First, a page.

The UK government’s response to an EU consultation on energy market design was pretty forthright: we had it right. The UK competitive market CfD system, buttressed by the new Capacity Market, was the best approach and would lead to a low cost, low carbon future. With support for some renewables being cut and the prospects for the £24bn Hinkley nuclear project looking very uncertain, doubts persist as to whether this approach would in fact deliver sufficient low carbon energy to meet the UK carbon reduction targets. But, in its EU response, the government remained very upbeat. (more…)

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What a waste: an end of year lament

By Dave Elliott

In a post-Xmas pre-new year Scrooge-type austerity mood, I worry about the money we are wasting on energy. If you look at Sankey diagrams of energy flows from primary resources to final end use, you will see that for many countries around half the raw energy input is wasted in the conversion process, most of it being rejected into the atmosphere as heat, for example from steam-based fossil and nuclear generation systems.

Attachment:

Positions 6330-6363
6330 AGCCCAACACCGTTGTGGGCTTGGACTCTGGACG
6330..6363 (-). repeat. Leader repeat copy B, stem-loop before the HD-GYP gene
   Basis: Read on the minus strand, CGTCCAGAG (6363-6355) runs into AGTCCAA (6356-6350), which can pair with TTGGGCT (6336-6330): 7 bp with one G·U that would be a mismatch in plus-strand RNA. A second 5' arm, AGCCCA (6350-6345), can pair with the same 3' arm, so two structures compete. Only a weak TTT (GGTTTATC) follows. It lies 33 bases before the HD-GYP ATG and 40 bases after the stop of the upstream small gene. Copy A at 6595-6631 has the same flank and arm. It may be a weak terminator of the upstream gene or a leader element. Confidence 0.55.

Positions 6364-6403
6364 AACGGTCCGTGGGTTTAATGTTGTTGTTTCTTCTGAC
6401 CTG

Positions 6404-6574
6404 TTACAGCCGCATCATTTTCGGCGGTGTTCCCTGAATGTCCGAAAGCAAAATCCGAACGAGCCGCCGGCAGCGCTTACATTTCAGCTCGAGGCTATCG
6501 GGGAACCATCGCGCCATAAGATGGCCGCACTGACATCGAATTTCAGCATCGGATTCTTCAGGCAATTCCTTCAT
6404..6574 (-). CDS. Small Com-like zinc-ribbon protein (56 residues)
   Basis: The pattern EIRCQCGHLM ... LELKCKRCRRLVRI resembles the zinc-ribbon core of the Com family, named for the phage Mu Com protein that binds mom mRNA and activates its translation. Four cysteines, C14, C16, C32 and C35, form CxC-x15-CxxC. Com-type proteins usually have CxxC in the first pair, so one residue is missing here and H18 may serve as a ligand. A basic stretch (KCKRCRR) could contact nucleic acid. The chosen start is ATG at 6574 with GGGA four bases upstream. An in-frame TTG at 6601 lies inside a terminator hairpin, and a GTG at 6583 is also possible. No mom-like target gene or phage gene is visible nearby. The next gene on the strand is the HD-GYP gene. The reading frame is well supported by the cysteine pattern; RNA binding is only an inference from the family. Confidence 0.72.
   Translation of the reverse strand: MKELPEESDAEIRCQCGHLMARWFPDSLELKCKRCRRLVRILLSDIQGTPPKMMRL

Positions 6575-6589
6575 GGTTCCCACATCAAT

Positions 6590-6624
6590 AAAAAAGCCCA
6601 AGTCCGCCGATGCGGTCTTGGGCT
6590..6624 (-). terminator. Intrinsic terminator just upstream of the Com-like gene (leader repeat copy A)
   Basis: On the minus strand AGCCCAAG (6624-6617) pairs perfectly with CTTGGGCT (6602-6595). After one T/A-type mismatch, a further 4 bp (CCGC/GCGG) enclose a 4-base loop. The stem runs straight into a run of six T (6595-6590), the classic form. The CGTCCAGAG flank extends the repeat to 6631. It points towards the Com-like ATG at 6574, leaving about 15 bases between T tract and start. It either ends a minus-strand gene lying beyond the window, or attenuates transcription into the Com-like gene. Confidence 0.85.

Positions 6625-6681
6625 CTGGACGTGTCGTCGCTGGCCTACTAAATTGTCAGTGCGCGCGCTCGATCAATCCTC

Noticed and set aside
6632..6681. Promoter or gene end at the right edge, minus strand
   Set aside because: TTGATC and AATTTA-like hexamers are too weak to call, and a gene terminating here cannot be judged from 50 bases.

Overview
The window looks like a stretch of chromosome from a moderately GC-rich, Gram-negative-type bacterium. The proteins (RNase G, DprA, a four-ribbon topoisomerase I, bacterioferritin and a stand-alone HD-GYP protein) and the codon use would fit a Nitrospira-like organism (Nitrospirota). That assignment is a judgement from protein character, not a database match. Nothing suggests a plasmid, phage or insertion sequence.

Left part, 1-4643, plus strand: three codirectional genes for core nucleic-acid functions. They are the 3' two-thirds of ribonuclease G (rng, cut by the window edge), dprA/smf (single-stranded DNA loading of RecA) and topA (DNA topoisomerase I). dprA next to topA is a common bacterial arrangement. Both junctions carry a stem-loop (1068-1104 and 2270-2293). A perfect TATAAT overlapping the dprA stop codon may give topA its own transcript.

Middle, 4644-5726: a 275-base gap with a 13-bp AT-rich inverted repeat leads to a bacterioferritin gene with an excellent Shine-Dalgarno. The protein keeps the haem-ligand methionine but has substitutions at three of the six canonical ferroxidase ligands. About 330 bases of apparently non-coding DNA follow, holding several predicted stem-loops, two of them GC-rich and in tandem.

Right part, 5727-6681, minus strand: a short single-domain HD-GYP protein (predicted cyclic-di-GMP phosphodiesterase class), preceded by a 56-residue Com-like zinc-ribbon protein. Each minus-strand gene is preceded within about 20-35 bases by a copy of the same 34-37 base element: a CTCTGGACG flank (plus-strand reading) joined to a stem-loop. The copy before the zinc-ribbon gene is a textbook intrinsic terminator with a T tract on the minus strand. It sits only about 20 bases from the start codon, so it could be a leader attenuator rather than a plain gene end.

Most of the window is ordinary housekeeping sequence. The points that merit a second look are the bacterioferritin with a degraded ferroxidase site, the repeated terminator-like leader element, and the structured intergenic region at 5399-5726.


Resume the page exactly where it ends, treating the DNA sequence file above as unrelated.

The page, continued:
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UK energy market not reset: competition rules

By Dave Elliott

Energy and Climate Change Secretary Amber Rudd was batting on a sticky wicket when she came to launch her ‘energy market reset’ plan. A leaked memo had made clear that, far from the UK being on track to meet its EU defined mandatory 15% by 2020 renewable energy target, as she had claimed, it would fall short by around 50 TWh per year by 2020, – nearly 25% under the target. Rudd didn’t spell it out in the ‘Reset’ speech, but her options are limited: more biofuels, buying in green power and credits from abroad: ‘every-thing but wind and solar’, as the Ecologist magazine put it: www.theecologist.org/News/news_aalysis/2986190/leaked_letter_rudd_admits_25_green_energy_undershoot_misled_parliament.html

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Why not nuclear and renewables?

By Dave Elliott